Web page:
Social media giant Facebook has launched a new online tool in Ireland to allow people to see what data has been collected on them via their accounts, including when navigating the internet outside Facebook.
Alongside South Korea and Spain, Ireland, where Facebook has its European headquarters, is one of only three countries where the new tool, known as Off-Facebook Activity, is operational.
The tool not only allows users to view their collected data, but also to request its deletion if they so wish.
It is the first time that Facebook users have been able to view the kind of data that the site has been tracking on them.
The website tracks its users both via their interactions with it and via the companies and services for which they have pushed the ‘Like’ button in order to provide a revenue stream via advertising.
In such a way, if a person accesses a third party site which they have ‘liked’ on Facebook, a targeted advert may present itself regarding that content when they return to Facebook or its photo-sharing subsidiary Instagram.
The Off-Facebook tool functions by allowing a user to see a summary of the information other apps and websites have sent to Facebook.
It also allows both the deletion of that data, or ‘disconnection’ as the website describes it in a blogpost online, and the ‘turning-off’ of future data tracking activity from a user’s account.
As regards why the feature has been introduced, Erin Egan, Facebook’s chief privacy officer, said in the same blogpost that the aim is to “shed more light on these practices that are common yet not always well understood”.
She said that the tracking of data across websites is “how much of the internet works” but that it can be “really difficult for people to keep track of who has information about them and what it’s used for”.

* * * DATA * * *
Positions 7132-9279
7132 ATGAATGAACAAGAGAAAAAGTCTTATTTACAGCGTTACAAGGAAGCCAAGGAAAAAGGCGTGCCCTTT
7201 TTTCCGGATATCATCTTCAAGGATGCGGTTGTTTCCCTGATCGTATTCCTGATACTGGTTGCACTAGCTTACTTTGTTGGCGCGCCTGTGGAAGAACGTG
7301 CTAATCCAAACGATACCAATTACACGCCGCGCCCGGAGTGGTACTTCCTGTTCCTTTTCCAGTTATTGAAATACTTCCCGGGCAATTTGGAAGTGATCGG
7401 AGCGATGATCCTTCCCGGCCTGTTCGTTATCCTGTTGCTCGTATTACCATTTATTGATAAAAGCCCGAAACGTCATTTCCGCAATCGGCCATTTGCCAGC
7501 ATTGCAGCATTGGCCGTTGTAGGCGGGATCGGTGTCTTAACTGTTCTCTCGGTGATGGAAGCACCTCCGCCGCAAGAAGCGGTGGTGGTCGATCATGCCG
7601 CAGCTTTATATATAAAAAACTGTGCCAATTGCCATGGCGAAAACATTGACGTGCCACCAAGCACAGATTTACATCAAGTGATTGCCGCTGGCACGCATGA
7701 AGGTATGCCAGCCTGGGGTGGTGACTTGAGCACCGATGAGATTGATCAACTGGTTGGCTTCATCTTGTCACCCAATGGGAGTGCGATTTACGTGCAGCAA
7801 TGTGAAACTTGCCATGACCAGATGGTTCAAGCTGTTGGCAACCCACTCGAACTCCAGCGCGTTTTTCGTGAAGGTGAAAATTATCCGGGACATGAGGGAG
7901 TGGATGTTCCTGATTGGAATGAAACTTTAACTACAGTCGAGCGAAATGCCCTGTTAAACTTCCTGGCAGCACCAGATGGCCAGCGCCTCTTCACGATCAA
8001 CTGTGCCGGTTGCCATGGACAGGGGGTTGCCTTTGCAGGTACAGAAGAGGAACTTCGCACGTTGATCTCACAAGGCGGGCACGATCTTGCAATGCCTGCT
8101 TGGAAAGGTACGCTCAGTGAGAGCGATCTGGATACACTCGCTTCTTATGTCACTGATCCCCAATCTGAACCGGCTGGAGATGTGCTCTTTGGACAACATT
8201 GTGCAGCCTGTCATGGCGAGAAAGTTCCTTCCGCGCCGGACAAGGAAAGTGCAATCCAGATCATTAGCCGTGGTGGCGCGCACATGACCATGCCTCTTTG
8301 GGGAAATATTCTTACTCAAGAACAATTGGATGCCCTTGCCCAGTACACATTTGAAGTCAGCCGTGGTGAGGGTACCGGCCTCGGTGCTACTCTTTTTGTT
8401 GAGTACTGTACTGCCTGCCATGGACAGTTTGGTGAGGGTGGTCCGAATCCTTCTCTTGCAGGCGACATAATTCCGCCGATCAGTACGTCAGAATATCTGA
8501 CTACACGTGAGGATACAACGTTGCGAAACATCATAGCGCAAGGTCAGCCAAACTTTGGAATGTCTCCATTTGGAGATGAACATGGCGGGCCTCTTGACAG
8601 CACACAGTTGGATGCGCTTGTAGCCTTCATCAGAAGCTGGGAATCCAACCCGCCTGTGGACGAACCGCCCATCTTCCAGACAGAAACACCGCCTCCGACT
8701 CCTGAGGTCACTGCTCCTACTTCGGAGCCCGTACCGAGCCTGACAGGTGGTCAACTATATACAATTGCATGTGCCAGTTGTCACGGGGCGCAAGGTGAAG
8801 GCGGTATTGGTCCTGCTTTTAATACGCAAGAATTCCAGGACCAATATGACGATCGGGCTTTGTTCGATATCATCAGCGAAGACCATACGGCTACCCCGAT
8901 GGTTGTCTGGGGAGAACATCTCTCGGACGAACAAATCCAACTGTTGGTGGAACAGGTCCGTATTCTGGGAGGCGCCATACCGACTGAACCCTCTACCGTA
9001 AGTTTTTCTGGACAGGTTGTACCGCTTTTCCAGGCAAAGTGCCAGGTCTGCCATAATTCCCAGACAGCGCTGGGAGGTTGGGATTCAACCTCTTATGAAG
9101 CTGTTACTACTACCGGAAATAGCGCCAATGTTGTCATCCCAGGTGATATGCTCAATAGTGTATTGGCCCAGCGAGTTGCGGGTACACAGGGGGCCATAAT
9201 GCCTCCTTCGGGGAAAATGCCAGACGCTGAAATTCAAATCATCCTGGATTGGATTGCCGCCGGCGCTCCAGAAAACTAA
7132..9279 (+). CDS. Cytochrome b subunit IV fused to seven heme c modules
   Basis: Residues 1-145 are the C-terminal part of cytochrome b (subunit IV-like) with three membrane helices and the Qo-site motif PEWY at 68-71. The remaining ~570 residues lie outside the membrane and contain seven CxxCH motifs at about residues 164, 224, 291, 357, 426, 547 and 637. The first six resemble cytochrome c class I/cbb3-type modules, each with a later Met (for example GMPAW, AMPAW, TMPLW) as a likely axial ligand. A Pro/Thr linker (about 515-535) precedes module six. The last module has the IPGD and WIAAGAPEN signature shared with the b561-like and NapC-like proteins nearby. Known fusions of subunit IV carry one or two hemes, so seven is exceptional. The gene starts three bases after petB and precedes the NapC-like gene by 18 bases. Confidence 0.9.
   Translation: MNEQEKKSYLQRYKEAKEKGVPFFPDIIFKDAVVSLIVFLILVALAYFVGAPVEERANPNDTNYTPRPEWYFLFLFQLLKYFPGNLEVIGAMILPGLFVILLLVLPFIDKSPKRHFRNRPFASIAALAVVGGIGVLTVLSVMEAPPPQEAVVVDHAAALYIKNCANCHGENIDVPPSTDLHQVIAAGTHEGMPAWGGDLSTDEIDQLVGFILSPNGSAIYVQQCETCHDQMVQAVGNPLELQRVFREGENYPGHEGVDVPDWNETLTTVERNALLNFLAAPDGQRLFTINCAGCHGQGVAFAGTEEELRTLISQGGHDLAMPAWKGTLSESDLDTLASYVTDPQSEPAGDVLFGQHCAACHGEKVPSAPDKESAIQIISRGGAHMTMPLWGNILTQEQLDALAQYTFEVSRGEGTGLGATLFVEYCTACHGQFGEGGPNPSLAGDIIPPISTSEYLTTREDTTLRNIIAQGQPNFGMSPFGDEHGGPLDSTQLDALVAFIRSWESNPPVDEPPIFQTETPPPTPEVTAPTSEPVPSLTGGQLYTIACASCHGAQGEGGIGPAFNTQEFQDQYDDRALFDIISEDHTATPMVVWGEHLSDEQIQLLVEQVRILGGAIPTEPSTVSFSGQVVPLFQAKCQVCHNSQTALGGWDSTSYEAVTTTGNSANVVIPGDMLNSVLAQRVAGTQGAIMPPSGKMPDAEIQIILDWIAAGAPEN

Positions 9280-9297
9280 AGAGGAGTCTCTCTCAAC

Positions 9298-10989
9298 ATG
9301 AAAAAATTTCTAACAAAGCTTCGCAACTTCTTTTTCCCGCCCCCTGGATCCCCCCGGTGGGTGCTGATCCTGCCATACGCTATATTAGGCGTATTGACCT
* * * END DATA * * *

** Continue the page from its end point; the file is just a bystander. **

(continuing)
“This is another way to give people more transparency and control on Facebook,” Ms Egan said.
The social media site is currently monitored across Europe in effect by Ireland’s Data Protection Commissioner (DPC), given its European headquarters is based in Dublin.
At present the DPC has eight separate investigations outstanding into Facebook, for reasons such as whether or not the site, founded by chief executive Mark Zuckerberg in 2005, is discharging its obligations under GDPR with regard to how it processes personal data in the context of issues like data breaches, behavioural analysis, and targeted advertising.
Four of those investigations were referred to the DPC by Facebook itself.
Privacy solicitor Simon McGarr said of Off-Facebook that “the most interesting thing is that it is an admission that they were tracking people who aren’t members of Facebook”.
“It is hard to give them credit when it would be better if they just didn’t track people off Facebook in the first place,” Mr McGarr said.